Back to the beginning - Leaving Istanbul

Trip Start Nov 05, 2008
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Trip End Nov 25, 2008


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Tuesday, November 25, 2008

Here we are with just over 12 hours before we leave Istanbul and a fantastic journey. We are back at the Hotel Niles where we began our trip. The funny thing is, after all the just-better- than-flea-bag accommodations we have stayed in over the past few weeks, the Hotel Niles seems like luxury. The beds are comfortable, the sheets are soft and there is always lots of hot water. The TV in our room is already tuned to CNN International... in English! The hotel is also located in the heart of the garment district which goes ghostly quiet by 8PM. The only disturbance will come at 5:30 AM when the muezzin at the mosque next door breaks the night with his lousy singing. We have gotten a real lesson in prayer calls over the weeks. Some are beautiful. The guy next door needs to go back to selling rugs. Even the guys working in the hotel agree.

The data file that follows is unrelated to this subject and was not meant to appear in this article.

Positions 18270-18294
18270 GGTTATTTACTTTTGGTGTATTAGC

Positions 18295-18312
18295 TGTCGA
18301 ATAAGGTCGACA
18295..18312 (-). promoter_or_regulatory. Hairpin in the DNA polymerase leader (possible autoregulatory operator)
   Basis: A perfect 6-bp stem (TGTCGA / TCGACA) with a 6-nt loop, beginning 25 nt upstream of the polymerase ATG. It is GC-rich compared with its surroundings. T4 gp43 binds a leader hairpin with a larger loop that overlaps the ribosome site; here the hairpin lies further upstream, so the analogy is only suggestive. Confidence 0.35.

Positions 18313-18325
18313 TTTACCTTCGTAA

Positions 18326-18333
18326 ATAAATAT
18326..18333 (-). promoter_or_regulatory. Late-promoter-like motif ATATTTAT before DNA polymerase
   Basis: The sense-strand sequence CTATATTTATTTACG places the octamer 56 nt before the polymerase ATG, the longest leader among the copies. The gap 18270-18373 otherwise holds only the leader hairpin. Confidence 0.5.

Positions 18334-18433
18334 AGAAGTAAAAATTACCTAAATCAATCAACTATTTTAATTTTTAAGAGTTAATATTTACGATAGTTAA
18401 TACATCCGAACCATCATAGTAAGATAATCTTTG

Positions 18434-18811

A fun fact about the prayer calls. The five times daily calls are not only loudly amplified, they are often phoned in. Actually, phoned in. It took a while to catch on, but in several, mostly smaller towns we visited, the singing was the same blasting out of distant minarets. Maybe a half second of delay to them but definitely the same. At the end, if you listen carefully, you can hear the telltale sound of a cell phone hanging up. Brilliant efficiency!
This morning Denis and I got up just after the lousy singer did his thing and headed up to the terrace for breakfast. Compared to the the usual cold boiled egg with crudities and cheese, we feasted on a huge and varied array of breads, (I'm sure you'll be hearing from Denis about his new love of Borek) scrambled eggs, sausages, cheeses, fruit salad with yogurt, cereal, dried fruit and... strong filter coffee. We mapped out our last day and headed out into the quiet morning streets of Istanbul not knowing that we would sample every type of public transportation the city had to offer.